We're Sarah and Mande and we heard about a special metal that can kill bacteria: silver. Turns out silver has been used throughout history from Egyptians to American settlers to prevent bacteria in food and wounds. We stopped by the Sciencenter in Ithaca to learn more about how nanosized silver is being used today. Nanosilver is just silver broken down into such small pieces so it is even smaller than bacteria. We learned that there are some socks with nanosilver in them to keep them stink-free. But some people are worried that when you wash them, the nanosilver could leak out and harm good bacteria in the environment. Our question: Does any nanosilver leak out of socks when they are washed?
What did we do?
We bought a regular pair of socks and two different brands of nanosilver socks to test. After our own "smell test" we washed the socks. Then we took everything to a lab at Cornell University where Hekia helped us test how well the socks and the wash water killed bacteria.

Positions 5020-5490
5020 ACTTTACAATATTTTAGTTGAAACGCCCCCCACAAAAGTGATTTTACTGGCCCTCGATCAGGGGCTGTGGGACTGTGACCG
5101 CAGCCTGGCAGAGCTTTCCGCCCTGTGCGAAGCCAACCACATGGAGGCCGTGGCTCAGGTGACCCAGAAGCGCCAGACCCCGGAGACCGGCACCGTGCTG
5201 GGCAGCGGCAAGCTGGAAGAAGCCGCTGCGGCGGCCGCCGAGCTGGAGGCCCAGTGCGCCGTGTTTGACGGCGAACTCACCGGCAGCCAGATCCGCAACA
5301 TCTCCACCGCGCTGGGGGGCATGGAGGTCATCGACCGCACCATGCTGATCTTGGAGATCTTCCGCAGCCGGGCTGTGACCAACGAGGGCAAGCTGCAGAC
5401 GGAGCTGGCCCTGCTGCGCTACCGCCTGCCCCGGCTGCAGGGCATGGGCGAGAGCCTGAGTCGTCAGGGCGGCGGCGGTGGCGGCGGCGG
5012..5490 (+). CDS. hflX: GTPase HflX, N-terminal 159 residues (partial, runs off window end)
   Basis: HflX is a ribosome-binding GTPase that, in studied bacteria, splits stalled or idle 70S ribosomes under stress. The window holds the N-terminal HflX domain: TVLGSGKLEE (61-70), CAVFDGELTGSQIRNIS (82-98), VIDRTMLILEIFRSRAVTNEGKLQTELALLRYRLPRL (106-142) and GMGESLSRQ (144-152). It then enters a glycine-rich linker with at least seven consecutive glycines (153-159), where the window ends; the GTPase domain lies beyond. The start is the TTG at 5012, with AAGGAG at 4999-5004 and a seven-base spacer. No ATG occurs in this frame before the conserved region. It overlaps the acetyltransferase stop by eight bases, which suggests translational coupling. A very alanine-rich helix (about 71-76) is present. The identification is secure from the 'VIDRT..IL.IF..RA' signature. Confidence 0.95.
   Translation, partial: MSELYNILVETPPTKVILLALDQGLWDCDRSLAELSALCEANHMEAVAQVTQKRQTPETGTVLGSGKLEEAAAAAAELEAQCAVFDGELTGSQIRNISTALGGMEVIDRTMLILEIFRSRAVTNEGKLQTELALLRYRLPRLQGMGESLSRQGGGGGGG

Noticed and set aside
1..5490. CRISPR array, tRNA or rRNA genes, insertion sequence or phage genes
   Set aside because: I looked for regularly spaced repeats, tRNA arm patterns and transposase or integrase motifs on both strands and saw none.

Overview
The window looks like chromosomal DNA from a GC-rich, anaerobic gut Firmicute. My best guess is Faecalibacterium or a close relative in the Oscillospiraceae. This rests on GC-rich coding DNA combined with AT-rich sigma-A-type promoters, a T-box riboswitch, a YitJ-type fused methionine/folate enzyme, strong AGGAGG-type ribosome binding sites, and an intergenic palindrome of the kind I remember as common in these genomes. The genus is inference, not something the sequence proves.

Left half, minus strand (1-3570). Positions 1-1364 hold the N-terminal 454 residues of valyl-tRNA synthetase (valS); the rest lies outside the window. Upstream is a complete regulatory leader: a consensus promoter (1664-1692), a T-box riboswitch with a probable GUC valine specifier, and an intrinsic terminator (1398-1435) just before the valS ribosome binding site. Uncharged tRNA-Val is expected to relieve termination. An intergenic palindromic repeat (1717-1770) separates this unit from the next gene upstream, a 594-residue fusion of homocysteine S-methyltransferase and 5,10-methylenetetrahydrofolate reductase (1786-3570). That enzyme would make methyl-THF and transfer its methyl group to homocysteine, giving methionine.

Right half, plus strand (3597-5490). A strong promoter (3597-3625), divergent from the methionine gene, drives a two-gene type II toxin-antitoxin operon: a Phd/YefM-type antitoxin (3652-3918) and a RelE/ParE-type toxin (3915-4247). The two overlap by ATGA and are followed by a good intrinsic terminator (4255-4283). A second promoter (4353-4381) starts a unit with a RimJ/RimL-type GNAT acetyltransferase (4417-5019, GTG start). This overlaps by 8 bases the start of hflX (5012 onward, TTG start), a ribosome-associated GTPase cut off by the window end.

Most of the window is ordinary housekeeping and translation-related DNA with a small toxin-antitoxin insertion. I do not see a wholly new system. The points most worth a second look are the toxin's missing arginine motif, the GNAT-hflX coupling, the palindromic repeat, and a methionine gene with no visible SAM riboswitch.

What did we find out?
At the lab, we discovered that both pairs of nanosilver socks could kill bacteria, while the regular socks could not. Now for our wash water tests! The wash water from the regular socks and one pair of nanosocks did not kill any bacteria, but the wash water from the second pair of nanosilver socks did kill the bacteria! Could this mean that nanosilver was leaking out into the wash water and killing bacteria? Hekia told us that we would need to do a few more tests to be sure, but scientists are working on ways to keep nanosilver inside the products we buy to keep the environment safe.
- How do small things like nanoparticles get from here to there? Give this a try. Place 15 drops of vanilla extract inside a deflated balloon. (Make sure the outside of the balloon is dry.) Inflate the balloon and tie it shut. Grab a box and smell the air inside. Now, place the balloon inside and close it shut. Wait 1 hour. Open the box and smell the air. Did any of the small molecules of vanilla escape the balloon?
- Take 2 balloons. Fill one with helium and the other with air. Leave them in the same place and observe how long it takes each to deflate. Which one deflates faster? What can you say about the size of helium compared to the size of the different molecules in air (nitrogen, oxygen, carbon dioxide, etc.)?
- Molecules are always moving (even though you can't always see it). Try this! Grab a clear glass filled with water and put it in a place where it won't be disturbed. Add a couple of drops of food coloring. Observe the glass over a few hours. Can you make molecules move faster or slower? Try changing the temperature of the water?